State-owned media in China reported Tuesday that researchers will soon begin testing a vaccine for Severe Acute Respiratory Syndrome (SARS) on human volunteers.
China's State Food and Drug Administration called the move "a milestone in the nation's anti-SARS efforts." However, the World Health Organization was cautious about the tests on Tuesday.
Peter Cordingley, a WHO spokesman, warned the trials should follow all international standards. "There are certain reservations, we are stressing elements like safety and vaccine development protocol," he said. "We wouldn't want any of these steps to be overlooked or jumped."
The disease first broke out in late 2002 in southern China and spread to about 8,000 people worldwide in eight months. More than 700 SARS patients died.
China has confirmed three cases of SARS this month. Health authorities around Asia fear a repeat of the first outbreak and are monitoring visitors for fever and respiratory illness.
Hong Kong health authorities said Tuesday a tourist from mainland China has tested negative for SARS after he was hospitalized with a respiratory infection, a symptom of the disease.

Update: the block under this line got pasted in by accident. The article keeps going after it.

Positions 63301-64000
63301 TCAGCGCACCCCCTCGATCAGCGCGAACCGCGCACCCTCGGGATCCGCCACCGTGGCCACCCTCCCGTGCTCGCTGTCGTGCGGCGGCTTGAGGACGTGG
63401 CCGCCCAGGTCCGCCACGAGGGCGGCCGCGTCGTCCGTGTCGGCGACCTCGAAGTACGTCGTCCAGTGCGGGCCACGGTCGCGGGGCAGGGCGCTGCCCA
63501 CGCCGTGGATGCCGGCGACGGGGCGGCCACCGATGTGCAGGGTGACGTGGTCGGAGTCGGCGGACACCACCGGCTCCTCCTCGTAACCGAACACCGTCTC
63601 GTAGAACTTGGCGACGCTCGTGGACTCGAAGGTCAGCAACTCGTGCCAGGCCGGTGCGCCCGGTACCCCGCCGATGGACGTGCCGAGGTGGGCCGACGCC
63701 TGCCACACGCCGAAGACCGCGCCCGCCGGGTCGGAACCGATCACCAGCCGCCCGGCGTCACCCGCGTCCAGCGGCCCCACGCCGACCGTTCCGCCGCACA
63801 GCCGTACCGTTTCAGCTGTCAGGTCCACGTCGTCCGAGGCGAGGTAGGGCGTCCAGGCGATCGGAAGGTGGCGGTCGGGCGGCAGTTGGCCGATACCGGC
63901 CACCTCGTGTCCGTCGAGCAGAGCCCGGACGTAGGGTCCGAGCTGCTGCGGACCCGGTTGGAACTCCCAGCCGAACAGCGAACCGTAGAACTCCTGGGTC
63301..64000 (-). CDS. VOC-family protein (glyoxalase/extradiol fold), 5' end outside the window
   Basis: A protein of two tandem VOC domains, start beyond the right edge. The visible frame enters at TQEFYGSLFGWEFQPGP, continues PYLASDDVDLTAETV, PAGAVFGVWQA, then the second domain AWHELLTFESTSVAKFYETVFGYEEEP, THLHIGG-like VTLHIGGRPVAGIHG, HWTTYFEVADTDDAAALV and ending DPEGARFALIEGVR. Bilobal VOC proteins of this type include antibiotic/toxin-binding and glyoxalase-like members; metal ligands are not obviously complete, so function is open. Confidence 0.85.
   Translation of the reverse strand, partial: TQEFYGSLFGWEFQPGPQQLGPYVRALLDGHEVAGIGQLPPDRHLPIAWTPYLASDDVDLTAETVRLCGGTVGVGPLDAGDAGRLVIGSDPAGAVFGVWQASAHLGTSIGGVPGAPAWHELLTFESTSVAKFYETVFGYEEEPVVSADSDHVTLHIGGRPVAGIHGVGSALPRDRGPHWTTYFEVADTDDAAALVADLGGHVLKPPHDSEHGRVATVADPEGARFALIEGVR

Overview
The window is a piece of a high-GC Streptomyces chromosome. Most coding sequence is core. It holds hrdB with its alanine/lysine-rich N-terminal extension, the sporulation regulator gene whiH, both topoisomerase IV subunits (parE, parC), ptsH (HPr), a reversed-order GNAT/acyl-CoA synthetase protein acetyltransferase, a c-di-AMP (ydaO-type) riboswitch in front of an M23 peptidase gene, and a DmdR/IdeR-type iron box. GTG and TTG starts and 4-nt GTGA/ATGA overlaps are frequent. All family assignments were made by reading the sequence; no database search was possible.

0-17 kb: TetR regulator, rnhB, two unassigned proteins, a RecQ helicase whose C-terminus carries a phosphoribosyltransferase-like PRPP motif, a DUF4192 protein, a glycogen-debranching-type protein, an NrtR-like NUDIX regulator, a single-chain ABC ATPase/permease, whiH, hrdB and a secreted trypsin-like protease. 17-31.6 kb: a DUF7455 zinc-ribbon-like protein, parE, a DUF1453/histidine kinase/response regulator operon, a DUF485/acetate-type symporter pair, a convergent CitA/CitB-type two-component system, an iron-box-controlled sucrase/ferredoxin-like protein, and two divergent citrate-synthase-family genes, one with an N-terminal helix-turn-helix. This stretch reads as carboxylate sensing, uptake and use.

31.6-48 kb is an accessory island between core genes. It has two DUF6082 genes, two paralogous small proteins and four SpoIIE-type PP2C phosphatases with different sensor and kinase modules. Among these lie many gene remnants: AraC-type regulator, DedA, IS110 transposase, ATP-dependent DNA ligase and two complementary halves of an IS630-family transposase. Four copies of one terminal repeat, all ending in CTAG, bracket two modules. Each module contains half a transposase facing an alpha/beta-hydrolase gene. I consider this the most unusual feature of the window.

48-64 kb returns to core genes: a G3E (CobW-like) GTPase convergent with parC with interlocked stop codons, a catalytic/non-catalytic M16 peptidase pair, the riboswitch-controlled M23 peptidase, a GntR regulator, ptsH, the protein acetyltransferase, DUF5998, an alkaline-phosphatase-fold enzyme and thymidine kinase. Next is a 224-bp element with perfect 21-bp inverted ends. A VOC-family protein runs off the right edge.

Asia also faces a threat from bird flu. So far, the disease has spread to poultry farms in Japan, Taiwan, South Korea and Vietnam. The WHO is sending more experts to Vietnam, where the bird flu has infected and killed at least five people.
Some experts believe the outbreaks could have been avoided if all poultry were vaccinated against the H5N1 virus that causes the flu.
Bird flu first jumped from chickens to infect humans in 1997 in Hong Kong. Six of the 18 people infected died.
Microbiologist Malik Peiris at Hong Kong University said the vaccine appears to have protected chickens in Hong Kong in recent months. "We suspect that if not for the fact that these chickens had been vaccinated, I think that Hong Kong also would probably be having some of the problems that are now being faced by Vietnam, South Korea and Japan," he said.
Dr. Peiris said a human vaccine against the chicken flu is being developed in the United States.
While the virus spreads rapidly through poultry flocks, human cases are still rare. Scientists believe the disease cannot be passed between people.